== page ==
Maybe Mr. President forgot the fact that the country’s failure to rein in the terrorists was responsible for the clamour for the change of service chiefs. The President, from all indications, was not too persuaded to replace them. But he buckled at some point. All of this points to the fact that the country is not where it is expected to be in the battle against terror. If this is the situation, when then did we wake up from our slumber to the point of decimating a formidable group that has given our fighting forces a run for their boots?×280&!4&btvi=3&fsb=1&xpc=OILKqPg75q&p=https%3A//

What can be deduced from the President’s  speech is that elements from Boko Haram mutated into the terror groups that are now in-country. If we proceed on the basis of this assumption, we will be saying that the new generation terrorists such as Fulani herdsmen, bandits and gunmen are products of Boko Haram. If that is the case, why is government treating the new terrorist with kid gloves? Why is the terrorist herdsman enjoying the cover and protection of government? Why is the bandit such a sacred cow? The illogic in the President’s conclusion cannot be remedied. It is fallacious to the letter.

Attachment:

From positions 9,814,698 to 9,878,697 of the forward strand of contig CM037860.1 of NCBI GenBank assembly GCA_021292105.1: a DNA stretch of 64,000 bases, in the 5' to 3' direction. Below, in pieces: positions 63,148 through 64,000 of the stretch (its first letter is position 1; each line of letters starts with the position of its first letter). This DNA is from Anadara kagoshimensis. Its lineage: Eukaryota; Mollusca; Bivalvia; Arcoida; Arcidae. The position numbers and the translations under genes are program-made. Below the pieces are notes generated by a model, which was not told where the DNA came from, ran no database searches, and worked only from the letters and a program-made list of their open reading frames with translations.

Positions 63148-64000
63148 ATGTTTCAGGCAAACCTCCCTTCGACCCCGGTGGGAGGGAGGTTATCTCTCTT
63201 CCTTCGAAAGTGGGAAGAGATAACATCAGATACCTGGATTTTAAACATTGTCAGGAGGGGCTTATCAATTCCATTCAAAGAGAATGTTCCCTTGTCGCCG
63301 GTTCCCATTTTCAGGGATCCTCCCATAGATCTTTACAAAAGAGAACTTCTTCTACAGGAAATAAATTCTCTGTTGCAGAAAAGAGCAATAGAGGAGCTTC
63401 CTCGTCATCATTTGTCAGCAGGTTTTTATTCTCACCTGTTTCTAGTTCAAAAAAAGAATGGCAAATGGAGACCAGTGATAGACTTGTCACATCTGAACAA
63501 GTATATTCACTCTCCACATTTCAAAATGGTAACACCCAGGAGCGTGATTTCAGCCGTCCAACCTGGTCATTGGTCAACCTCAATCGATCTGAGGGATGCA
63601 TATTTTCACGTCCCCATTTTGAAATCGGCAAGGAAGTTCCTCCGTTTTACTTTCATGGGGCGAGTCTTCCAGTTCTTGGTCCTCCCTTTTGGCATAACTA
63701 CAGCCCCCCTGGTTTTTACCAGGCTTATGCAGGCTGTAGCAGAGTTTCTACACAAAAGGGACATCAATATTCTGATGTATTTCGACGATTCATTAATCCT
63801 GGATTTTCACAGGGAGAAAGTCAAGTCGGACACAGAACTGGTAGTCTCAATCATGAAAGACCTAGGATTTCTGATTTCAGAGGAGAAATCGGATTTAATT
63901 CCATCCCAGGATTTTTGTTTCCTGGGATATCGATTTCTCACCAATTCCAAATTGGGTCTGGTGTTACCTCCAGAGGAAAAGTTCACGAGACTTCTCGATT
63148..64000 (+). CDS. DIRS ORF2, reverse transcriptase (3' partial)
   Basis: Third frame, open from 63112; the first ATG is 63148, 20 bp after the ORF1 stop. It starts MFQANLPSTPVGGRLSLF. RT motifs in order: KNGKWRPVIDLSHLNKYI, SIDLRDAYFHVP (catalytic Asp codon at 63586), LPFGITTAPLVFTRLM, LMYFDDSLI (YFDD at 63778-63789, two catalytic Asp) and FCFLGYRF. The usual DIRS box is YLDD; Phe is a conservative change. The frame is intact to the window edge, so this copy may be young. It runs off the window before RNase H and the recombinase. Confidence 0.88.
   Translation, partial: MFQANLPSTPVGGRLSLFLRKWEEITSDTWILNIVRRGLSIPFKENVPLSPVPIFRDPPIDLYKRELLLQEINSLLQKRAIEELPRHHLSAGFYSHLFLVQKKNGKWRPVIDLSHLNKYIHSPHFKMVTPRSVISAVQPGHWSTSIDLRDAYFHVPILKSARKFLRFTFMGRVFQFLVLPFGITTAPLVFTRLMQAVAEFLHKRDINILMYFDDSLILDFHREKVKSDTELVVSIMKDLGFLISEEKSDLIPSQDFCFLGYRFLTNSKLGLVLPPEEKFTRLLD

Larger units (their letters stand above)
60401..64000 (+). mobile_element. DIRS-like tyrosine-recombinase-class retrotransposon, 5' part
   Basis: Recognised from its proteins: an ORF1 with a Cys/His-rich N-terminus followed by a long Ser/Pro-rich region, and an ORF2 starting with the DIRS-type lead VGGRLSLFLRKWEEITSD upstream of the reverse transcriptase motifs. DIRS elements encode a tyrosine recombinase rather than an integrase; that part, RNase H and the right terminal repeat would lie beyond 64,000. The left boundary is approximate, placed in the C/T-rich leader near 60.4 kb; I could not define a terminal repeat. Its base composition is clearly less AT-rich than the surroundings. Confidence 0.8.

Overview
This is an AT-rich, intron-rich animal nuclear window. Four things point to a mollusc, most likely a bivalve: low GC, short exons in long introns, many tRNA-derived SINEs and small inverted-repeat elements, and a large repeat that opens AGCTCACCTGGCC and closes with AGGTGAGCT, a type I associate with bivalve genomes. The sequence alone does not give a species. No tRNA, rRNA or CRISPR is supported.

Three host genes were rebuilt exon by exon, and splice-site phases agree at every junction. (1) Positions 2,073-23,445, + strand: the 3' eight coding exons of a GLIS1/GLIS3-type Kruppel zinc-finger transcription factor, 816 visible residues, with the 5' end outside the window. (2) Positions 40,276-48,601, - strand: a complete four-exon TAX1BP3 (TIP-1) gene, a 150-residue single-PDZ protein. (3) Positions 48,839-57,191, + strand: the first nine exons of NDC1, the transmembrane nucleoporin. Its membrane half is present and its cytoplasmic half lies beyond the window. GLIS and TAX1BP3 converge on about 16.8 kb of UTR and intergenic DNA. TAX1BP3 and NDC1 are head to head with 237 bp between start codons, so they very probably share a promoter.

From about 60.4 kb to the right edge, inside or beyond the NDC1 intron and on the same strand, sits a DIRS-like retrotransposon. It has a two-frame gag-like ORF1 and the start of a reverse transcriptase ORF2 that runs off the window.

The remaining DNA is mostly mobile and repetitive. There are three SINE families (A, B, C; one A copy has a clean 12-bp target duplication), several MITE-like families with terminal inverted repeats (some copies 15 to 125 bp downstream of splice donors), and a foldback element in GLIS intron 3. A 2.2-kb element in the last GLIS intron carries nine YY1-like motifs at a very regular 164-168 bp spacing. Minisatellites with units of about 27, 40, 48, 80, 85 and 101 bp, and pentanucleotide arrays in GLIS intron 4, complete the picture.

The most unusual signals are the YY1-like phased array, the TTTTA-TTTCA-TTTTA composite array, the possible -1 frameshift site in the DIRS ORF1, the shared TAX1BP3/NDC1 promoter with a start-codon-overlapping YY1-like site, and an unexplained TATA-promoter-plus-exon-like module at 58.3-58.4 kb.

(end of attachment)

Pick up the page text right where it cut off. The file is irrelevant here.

It is interesting that Buhari did not forget that a good number of those who voted for him in 2015 did so on the strength of their belief that he would put an end to insurgency. The President acknowledged and admitted this much in his address. But that expectation has since fallen flat on its face. Buhari’s failure in this regard is considered to be the lowest point of his presidency. If and when the President chooses to talk about this colossal failure, we expect that he will be deliberate and measured. He should not just throw down statements for the sake of it. Strangely, however, he chose to give a casual treatment to a scourge that has tasked the country to no end. Such trivialization of terror inflicts further assault on our sense of proportion.